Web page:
Both video and text files alluded to a massive, off-the-books deal that would end with Wilco holding a monopoly over three separate industries; construction equipment manufacturing and sale, Northwestern US Logging, and West-coast Realty development. In essence, Wilco was ready to purchase, develop, and monopolize the entire West-coast of America. The how and why bothered Kiely much less than the final two snippets of information he found; information, that in time, would lead him to hire Wilco’s assassin.

The first snippet was a money trail to various contract lawyers. There was little to go on, but it was clear Wilco intended to cut Kiely out of the deal, and likely, out of Wilco Industries entirely. The next was a simple text file that offered a solution without explanation. The small notepad file enlarged onto his screen, readout; “We have a mutual problem. Bring $100,000 US to the address below. Tomorrow. Midnight.”

The address was somewhere in NorCal; a nondescript storage facility made of small, garage-like units. The moon overhead made a shadow of Kiely as he followed instructions that led him to the last unit in the back, right corner of the storage compound. It was open, dark, but from the way the shadows seemed to breathe outside the unit, clearly occupied by a man.

He lit a cigarette, his face showing only enough to hint at angry, European features despite his obvious, American accent, “Toss the money inside, and leave. The problem will be handled.”

And so here she knelt, in freezing rain, ready to correct the problem. It was her job. She was an assassin for the highest bidder. She did her job well, had eliminated more targets than most in her line of work. Partly, it was her handler that allowed her to get her work, and partly it was the fact that no-one suspected a small, ex-gymnast girl with a dyke spike and no tits could ever be a threat.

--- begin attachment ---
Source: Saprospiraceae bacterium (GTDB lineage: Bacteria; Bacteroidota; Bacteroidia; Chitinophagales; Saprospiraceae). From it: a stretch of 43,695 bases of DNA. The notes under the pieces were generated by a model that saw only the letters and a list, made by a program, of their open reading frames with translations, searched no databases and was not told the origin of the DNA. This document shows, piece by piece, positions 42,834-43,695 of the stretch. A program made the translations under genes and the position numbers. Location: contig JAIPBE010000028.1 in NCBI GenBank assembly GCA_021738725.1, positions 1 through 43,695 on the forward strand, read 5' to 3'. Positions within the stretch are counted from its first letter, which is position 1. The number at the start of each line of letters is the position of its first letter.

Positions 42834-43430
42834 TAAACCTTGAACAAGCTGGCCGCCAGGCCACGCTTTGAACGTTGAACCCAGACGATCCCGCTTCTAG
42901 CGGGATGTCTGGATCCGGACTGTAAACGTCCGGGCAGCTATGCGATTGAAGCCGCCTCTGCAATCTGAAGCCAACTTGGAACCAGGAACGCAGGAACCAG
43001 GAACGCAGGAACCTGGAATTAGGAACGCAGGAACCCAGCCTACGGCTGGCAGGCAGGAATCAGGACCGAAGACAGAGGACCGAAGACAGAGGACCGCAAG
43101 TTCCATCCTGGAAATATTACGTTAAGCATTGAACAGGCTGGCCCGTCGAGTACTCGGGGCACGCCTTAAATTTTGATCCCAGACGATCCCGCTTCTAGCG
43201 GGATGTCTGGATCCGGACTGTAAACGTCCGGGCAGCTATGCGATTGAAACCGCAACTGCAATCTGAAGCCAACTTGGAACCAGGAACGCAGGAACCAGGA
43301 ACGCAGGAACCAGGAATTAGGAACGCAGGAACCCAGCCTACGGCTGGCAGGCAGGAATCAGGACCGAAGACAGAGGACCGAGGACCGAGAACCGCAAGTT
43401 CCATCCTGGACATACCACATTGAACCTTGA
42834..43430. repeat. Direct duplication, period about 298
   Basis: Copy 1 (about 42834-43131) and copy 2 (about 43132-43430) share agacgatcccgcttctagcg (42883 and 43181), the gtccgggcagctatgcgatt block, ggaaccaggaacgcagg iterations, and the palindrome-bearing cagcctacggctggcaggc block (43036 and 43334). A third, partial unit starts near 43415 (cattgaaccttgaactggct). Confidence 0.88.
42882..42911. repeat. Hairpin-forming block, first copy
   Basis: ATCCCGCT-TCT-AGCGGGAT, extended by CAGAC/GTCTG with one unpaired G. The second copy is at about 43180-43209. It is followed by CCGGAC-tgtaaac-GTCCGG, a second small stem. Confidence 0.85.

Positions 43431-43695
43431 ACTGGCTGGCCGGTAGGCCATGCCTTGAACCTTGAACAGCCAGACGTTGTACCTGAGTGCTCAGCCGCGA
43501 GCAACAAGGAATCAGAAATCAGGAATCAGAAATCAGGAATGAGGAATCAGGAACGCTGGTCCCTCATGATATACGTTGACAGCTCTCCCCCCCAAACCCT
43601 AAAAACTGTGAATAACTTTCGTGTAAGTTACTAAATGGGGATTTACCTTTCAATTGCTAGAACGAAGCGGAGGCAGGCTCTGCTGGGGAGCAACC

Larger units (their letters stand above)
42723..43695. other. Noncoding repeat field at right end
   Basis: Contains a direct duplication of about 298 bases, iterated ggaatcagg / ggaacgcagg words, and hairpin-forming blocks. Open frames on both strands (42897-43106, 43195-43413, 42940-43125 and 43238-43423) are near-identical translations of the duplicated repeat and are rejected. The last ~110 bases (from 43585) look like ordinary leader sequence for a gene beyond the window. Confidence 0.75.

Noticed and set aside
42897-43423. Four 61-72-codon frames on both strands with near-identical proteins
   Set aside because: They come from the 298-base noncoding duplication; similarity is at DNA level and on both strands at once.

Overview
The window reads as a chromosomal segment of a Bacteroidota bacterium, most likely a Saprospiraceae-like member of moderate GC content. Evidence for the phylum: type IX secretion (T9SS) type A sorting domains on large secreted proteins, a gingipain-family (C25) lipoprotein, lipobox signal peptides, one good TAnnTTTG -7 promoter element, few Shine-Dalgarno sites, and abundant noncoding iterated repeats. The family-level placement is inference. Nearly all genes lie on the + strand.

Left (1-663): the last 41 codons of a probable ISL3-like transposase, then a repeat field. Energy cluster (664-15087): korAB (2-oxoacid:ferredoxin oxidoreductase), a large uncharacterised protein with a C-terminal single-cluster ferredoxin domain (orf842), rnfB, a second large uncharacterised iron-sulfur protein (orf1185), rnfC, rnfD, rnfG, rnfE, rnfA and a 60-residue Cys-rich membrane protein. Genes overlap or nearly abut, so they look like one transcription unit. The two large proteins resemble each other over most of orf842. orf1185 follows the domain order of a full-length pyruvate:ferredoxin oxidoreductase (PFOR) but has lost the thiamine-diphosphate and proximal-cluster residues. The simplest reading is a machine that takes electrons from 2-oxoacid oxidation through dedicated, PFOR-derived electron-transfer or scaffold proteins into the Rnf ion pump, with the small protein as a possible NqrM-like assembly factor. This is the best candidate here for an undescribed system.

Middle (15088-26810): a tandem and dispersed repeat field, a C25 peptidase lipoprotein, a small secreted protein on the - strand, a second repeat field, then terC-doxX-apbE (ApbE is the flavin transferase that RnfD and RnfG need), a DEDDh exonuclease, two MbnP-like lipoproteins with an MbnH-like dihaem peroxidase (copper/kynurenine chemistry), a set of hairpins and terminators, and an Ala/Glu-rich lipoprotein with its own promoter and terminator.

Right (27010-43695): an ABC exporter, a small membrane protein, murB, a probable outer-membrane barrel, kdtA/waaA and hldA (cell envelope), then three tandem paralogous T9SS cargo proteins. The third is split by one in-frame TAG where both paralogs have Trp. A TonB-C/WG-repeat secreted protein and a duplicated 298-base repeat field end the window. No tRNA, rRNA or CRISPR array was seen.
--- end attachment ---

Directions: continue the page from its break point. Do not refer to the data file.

She smiled at the thought. Lightning cracked. Her finger laid over the trigger. Her breath stopped. The world around her was silent. For a moment, the thunder seemed not to come. She knew it would, even through a calm dispassion.

Then, the low rumble. The trigger was squeezed. A crack and the thunder apexed. The rifle recoiled with a thump and near-invisible flash from its barrel. It was hidden from view before Wilco’s brain finished splattering out the far-side of his head. The trophy’s screams signaled the successful hit as the rifle broke down into its few pieces, was deposited into the small backpack she kept it in. She slipped back inside the empty apartment in time for a group to gather around Wilco’s corpse.

Someone examined the tempered glass to locate the single, small hole while she made her way down in the elevator. It stopped at a random floor, her masquerade solid as a man entered and paid her no mind. Somewhere in her pack, the rifle was still warm with fresh powder, but no-one could ever know.

When the elevator opened in the lobby, police cruisers screamed past. She and the man from the elevator exited the building together.

He stopped to watch the cruisers fly past and around the corner, pulled on a set of gloves, and mused aloud, “Must’ve been an accident.”

She didn’t smirk, or smile, or anything else that would indicate inside knowledge. Instead, she was indifferent, stone-faced, “Guess so.”

She and the acquaintance parted ways. Off on their separate paths to their seemingly ordinary lives. Her job was done and it was time to collect payment. Lighting cracked overhead to blind anyone watching, but by the time their vision would have returned, she had disappeared into the rain-storm, and back into obscurity.